Communities across the country are building civic infrastructure to get better, more equitable results for kids. Like physical infrastructure, civic infrastructure connects key elements of a community, including people, ideas and resources. It focuses on outcomes rather than programs and uses data to improve.
At StriveTogether, we’ve learned a lot about building effective civic infrastructure over the past decade. So, how do we know if it’s working?
Too often, we focus on student performance. We track test scores, proficiency assessments and on-time achievement of key milestones. But what about the systems that are designed to support young people? It’s time to track and test system performance.
When we focus on individual-level outcomes, we don’t get the full picture. We don’t see the norms, policies and practices embedded within systems — institutions and organizations — where young people live, learn and grow. We miss the role that complex systems play in creating racialized disparities in education, health, wealth and social mobility. We shift the blame to students and families rather than the inherent inequities in systems that were designed to fail youth and families of color.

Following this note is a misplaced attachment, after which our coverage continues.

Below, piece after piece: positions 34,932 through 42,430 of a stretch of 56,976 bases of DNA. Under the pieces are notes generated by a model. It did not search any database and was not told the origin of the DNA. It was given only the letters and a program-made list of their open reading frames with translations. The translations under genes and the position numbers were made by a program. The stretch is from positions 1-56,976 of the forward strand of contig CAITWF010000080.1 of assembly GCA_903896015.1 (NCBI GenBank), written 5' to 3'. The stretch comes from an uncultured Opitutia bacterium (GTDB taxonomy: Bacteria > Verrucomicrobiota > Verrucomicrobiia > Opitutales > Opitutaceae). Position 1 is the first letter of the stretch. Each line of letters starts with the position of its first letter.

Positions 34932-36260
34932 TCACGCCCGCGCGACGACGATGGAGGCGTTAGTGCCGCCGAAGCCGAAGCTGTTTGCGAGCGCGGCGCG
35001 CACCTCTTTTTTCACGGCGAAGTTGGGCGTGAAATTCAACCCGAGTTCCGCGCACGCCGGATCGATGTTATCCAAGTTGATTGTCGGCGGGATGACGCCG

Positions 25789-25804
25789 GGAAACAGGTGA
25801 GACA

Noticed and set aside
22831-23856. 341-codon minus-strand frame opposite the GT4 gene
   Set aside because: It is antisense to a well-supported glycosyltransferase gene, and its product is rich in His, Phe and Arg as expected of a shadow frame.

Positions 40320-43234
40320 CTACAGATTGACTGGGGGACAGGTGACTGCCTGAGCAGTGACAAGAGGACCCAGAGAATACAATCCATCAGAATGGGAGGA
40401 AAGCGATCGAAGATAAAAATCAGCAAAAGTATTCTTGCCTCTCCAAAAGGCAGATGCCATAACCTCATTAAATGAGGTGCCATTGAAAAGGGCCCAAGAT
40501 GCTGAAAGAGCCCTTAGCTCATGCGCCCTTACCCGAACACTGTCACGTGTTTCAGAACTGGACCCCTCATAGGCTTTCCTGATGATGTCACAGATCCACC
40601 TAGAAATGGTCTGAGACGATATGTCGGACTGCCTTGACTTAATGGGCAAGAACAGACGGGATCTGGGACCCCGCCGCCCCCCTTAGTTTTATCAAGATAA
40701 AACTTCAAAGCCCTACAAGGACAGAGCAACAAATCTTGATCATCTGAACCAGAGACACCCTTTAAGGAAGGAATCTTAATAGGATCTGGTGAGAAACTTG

We need to change systems, not kids. That’s why we developed a framework and guide for measuring the impact of systems on getting better, more equitable results for youth and families. We must widen our view and challenge false narratives by identifying, collecting and reporting systems-level indicators.
Systems indicators are qualitative and quantitative measurements that reveal inequities in how resources, decision-making power and opportunities are distributed. We measure systems indicators to hold systems accountable — and we do that by shifting policies and practices at institutions and organizations.
When systems indicators are paired with individual indicators, institutions and organizations can be held accountable to create conditions where every young person has the opportunity to thrive. Read more on Medium to learn what to measure and how three communities across the country are using this data to get better outcomes for kids.